does the web server machine have an FTP server with access to the same
files and folders as the web site? If so, an application can use both FTP
and HTTP to exchange data and files between server and client.

--
HTH,

Kevin Spencer
Microsoft MVP
Professional Chicken Salad Alchemist

I recycle.
I send everything back to the planet it came from.
"clintonG" <cs*********@RE MOVETHISTEXTmet romilwaukee.com > wrote in
message news:%2******** ********@TK2MSF TNGP02.phx.gbl. ..
I'm puzzled and don't think this is possible but if an application that
is running on websiteA generates a file can FTP be used from websiteA to
transfer that file to websiteB which would be located on another server?

--
<%= Clinton Gallagher
NET csgallagher AT metromilwaukee. com
URL http://www.metromilwaukee.com/clintongallagher/



Jun 24 '06 #7
Kevin, you've been a real gem over the years. Your response provides me with
helpful information and insight I'm sure you gained through much painful
trial and error. I'll get right into it...

<%= Clinton
"Kevin Spencer" <uc*@ftc.gov> wrote in message
news:uo******** ******@TK2MSFTN GP02.phx.gbl...
Hi Clinton,

Clearer than mud! ;-)

Okay, assuming that we're talking about an XML file generated by a web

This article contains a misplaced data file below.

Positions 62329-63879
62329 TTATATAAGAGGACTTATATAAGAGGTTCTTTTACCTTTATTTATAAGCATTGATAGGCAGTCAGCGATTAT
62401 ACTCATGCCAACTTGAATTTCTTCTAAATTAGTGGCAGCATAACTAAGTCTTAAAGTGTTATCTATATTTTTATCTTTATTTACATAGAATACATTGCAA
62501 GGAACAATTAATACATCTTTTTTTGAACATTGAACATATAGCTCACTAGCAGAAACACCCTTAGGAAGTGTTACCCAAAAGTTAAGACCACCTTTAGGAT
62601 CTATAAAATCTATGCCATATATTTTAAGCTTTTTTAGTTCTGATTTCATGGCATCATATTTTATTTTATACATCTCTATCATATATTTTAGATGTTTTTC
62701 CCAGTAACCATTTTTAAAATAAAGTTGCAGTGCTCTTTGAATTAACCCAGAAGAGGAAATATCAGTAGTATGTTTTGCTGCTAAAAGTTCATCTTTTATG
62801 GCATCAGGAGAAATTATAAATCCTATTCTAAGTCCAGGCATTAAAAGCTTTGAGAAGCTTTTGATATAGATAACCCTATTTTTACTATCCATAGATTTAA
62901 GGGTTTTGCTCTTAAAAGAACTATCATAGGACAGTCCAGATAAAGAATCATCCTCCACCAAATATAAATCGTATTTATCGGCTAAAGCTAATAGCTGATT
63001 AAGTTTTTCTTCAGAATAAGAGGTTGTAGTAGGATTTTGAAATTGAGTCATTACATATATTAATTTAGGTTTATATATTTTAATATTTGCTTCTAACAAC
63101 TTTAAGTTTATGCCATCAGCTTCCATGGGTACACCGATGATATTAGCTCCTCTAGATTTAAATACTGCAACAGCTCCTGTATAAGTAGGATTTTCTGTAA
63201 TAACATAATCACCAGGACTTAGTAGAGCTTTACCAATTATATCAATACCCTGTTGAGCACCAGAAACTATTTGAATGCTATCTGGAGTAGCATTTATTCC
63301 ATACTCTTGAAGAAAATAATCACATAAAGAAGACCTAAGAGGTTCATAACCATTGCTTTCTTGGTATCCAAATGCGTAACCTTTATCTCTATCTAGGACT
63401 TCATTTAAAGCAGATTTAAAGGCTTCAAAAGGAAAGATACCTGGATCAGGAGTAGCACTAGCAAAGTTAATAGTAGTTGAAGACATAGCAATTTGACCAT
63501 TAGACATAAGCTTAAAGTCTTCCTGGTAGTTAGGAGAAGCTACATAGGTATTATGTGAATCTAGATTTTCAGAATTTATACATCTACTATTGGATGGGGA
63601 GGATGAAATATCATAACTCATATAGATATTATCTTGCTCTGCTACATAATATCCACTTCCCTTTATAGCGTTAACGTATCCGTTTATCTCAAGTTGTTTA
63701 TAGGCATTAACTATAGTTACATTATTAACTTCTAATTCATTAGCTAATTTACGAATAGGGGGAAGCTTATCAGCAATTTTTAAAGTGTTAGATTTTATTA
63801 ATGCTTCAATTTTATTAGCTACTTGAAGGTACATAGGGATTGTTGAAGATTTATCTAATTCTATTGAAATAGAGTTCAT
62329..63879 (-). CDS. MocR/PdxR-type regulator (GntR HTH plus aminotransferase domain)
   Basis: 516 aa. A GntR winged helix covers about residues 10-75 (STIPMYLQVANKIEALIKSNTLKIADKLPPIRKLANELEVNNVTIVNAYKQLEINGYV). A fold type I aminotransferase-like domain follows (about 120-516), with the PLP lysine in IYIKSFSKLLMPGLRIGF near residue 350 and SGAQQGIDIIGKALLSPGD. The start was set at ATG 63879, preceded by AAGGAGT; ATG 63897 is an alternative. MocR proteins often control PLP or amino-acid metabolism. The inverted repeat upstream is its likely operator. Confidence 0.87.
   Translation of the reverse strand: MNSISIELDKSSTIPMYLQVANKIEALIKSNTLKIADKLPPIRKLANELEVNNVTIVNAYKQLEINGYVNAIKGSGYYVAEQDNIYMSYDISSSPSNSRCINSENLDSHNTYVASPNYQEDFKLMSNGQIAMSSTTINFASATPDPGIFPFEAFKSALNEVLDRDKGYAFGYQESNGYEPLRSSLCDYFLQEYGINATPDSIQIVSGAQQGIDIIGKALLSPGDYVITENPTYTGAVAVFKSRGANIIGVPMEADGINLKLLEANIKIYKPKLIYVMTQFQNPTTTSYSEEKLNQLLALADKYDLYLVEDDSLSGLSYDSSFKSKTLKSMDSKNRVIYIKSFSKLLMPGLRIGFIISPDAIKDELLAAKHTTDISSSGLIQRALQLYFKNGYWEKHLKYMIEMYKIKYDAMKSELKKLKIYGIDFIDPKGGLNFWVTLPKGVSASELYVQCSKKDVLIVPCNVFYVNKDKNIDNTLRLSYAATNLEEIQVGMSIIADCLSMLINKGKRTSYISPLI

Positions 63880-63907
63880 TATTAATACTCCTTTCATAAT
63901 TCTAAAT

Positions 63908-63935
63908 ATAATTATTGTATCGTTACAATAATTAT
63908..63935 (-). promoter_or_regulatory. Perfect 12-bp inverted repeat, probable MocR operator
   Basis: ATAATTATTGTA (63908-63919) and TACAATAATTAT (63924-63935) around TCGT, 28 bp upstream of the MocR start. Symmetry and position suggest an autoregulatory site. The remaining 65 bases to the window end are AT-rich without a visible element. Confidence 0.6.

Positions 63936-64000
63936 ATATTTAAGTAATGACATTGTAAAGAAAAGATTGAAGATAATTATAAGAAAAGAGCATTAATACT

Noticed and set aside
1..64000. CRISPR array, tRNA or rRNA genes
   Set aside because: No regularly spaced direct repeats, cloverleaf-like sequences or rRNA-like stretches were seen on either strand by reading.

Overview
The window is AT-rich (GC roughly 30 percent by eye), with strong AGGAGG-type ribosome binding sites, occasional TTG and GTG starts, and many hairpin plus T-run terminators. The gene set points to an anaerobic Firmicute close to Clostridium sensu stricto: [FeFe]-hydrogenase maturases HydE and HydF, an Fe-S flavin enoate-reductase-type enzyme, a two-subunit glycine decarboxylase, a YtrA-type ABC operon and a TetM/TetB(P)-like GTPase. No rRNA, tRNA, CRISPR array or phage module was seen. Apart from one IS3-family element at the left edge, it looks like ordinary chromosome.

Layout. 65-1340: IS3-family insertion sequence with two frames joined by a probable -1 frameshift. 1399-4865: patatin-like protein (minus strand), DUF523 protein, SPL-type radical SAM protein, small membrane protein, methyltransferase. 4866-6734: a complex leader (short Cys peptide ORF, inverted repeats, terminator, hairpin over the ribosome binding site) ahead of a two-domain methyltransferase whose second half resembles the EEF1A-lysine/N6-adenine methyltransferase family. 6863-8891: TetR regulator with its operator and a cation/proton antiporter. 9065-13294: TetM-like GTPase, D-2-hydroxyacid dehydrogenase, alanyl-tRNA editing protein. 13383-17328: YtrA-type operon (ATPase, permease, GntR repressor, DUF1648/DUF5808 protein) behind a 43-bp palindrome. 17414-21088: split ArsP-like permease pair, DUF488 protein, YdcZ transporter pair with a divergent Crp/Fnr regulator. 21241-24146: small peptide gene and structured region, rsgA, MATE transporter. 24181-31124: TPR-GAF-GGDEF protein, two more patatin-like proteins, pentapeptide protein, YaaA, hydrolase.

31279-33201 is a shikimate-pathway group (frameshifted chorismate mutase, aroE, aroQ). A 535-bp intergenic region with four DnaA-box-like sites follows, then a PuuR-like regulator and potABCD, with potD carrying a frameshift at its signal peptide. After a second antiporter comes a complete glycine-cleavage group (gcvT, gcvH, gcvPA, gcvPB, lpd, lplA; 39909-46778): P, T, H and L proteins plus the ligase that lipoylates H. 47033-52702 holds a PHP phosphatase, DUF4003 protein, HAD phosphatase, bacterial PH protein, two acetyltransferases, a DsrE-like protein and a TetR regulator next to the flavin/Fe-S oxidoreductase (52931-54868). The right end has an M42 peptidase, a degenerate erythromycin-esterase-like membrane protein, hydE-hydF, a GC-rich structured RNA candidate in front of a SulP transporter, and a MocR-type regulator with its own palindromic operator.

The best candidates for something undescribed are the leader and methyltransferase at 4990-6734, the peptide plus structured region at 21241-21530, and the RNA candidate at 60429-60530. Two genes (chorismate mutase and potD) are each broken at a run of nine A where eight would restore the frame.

application (websiteA), and assuming that websiteB is hosted on a web
server that shares the directories with an FTP server on serverB, it
should not be a problem, except for possible security (firewall) issues.

If using .Net platform 2.0, you can use the System.Net.FtpW ebRequest and
System.Net.FtpW ebResponse classes to upload the file from websiteA to the
FTP server on websiteB.

I'm not crazy about these 2 classes (even though they work pretty well),
as they mimic the behavior of HttpWebRequest and HttpWebResponse , even
though under the covers, so to speak, they are doing something entirely
different, such as maintaining an opened Connection. I suppose this was a
decision by some Microsoft designer or architect who figured having 2
distinctly different behavior models might confuse our pretty little
heads. But as you know, I'm all about personal responsibility, and believe
that software should have a programming interface that behaves the way it
does. If the developer understands nothing about the underlying protocol,
he/she needs to before he/she starts writing code. I'm all for
productivity tools, but enhancing productivity and enabling laziness and
willful ignorance are 2 entirely different things, with 2 entirely
opposite values.

The HttpWebRequest and HttpWebResponse classes are designed specifically